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The Lost Chapters: Finding Recovery and Renewal One Book at a Time

– tekijä: Leslie Schwartz

JäseniäKirja-arvostelujaSuosituimmuussijaKeskimääräinen arvioMaininnat
1421,139,124 (3.75)2
In 2014, novelist Leslie Schwartz was sentenced to 90 days in Los Angeles County Jail for a DUI and battery of an officer. After more than a decade clean and sober, Schwartz had a 414-day relapse into alcohol and drug addiction. The damage she inflicted that year upon her friends, her husband, her teenage daughter, and herself was nearly impossible to fathom. Incarceration might have ruined her altogether, if not for the stories that sustained her while she was behind bars--both the artful tales in the books she read while there, and, more immediately, the stories of her fellow inmates. With classics like Edith Wharton's Ethan Frome to contemporary accounts like Laura Hillenbrand's Unbroken, Schwartz's reading list is woven together with visceral recollections of both her daily humiliations and small triumphs within the county jail system. Through the stories of others--whether rendered on the page or whispered in a jail cell--she learned powerful lessons about how to banish shame, use guilt for good, level her grief, and find the lost joy and magic of her astonishing life. Told in vivid, unforgettable prose, The Lost Chapters uncovers the nature of shame, rage, and love, and how instruments of change and redemption come from the unlikeliest of places.… (lisätietoja)
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Author Leslie Schwartz loses her sobriety and, after an extended period of drunkenness and drug use, finds herself sentenced to a squalid county jail for DWI and battery of a police officer (a charge she denies, even though she pleaded guilty to it). The Lost Chapters tells the story of her thirty-seven day incarceration with female inmates not of her socioeconomic class and of the books that were her lifeline as she waited for the time to pass.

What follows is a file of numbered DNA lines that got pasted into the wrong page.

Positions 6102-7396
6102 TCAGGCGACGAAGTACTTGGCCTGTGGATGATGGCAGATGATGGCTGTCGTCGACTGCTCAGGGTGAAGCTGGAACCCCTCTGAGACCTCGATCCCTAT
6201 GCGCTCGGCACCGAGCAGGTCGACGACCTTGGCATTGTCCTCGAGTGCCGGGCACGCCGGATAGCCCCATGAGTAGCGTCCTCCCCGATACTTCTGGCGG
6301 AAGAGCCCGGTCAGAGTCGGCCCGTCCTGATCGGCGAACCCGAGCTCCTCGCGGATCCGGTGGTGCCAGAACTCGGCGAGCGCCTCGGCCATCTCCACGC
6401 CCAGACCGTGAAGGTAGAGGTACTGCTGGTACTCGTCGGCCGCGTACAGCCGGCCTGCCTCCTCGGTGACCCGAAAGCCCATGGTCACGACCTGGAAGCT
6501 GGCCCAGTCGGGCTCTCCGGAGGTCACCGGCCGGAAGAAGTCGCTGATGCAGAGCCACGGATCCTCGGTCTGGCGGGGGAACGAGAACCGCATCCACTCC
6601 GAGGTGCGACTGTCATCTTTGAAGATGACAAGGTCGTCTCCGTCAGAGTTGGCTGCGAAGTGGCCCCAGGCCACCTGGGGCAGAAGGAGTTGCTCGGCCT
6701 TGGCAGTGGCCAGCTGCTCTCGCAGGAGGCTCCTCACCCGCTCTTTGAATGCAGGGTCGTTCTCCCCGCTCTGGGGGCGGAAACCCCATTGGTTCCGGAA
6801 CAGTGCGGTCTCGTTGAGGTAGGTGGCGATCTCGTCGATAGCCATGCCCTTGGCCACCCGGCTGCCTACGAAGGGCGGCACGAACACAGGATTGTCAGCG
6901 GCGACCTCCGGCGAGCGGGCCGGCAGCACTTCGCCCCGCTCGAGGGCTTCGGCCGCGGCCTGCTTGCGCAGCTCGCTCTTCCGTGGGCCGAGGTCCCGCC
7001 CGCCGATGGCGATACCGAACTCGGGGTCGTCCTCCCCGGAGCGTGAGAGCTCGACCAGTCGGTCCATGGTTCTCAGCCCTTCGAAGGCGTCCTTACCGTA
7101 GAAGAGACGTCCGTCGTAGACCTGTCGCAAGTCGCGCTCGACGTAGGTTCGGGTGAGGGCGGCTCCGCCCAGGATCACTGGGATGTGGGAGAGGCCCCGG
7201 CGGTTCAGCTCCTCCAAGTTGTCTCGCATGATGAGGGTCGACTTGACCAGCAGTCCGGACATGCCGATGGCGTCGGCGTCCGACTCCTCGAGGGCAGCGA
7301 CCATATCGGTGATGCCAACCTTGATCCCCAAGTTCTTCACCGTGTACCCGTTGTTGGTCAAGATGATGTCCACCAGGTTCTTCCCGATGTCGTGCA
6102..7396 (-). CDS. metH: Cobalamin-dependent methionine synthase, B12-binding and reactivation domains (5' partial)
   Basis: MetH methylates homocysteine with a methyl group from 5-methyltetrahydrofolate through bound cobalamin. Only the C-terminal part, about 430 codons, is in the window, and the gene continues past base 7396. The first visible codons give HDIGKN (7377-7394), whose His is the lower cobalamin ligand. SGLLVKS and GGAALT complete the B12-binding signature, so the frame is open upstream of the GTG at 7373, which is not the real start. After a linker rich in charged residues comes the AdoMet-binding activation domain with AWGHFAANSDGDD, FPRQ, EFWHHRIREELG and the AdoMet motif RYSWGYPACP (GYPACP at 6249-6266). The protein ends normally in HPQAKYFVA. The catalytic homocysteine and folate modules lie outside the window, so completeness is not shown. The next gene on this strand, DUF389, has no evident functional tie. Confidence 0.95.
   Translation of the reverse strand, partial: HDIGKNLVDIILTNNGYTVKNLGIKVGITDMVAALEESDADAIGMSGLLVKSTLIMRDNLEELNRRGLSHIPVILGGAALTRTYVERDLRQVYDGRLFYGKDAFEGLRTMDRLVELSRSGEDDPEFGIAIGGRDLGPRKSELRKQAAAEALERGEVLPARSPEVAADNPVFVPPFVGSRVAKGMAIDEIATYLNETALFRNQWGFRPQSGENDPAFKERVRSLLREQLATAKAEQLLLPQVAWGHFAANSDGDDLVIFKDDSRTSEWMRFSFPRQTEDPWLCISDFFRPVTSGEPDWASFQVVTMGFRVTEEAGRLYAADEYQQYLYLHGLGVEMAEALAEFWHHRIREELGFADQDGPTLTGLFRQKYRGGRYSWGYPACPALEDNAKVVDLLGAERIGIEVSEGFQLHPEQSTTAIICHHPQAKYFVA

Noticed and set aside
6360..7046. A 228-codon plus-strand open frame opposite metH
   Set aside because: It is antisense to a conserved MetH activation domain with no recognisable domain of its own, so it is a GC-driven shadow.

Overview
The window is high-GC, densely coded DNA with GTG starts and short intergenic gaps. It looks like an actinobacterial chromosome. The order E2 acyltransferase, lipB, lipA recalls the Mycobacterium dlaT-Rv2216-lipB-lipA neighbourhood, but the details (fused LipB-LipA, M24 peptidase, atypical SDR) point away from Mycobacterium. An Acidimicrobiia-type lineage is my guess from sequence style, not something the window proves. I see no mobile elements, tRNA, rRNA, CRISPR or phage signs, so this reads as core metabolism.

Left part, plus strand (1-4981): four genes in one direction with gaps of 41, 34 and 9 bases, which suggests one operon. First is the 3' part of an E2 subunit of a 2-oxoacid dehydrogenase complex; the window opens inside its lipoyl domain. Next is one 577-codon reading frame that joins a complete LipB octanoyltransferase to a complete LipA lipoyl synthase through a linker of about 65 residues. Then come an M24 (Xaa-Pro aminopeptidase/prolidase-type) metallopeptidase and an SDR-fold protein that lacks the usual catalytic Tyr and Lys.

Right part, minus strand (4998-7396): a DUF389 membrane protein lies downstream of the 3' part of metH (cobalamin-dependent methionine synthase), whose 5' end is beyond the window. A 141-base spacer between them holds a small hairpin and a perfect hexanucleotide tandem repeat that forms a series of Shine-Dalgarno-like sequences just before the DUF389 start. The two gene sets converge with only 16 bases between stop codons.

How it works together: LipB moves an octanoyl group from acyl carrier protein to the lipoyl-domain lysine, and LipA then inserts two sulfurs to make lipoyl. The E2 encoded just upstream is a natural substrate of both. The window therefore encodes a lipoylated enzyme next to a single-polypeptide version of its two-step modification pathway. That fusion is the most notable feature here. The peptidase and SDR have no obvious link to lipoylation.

Schwartz writes beautifully about some of the books that saved her (others she dismisses in a few sentences), but there was something about the narrative I didn't quite connect with. I expected to feel more sympathy towards her than I actually did. Her 414-day bender doesn't seem to have alienated anyone important in her life, and her "movie-star handsome" husband and her cast of loving friends all stand by her and send her books during her abbreviated sentence. All the inmates who are "smart" (her adjective of approval) love her as well (the guards and trustees, whom she calls "kapos", she deems of lower intelligence). For a recovering addict, she's very self-satisfied. So, while I liked this book, and even plan to pick up some of the books that sustained the author during her stint in jail, I still have mixed feelings about it. ( )
  akblanchard | Oct 8, 2018 |
Thoincredible,. I was thoroughly captivated by this raw and honest accounting of z very bad time in this authors life. After more than a decade of sobriety, she has a relapse of drug and alcohol use that lasts for 414 days. She is in author, a wife and mother, not at all representative of the stereotypical user. She blacks out, doesn't remember much from those days, not the hurt the inflicted on her friends, family, something in which she has a hard time forgiving herself. She hits bottom, when she gets a DUI, the officers claiming she assaulted them during her arrest, and she is sentenced to ninth days in a Los Angeles jail.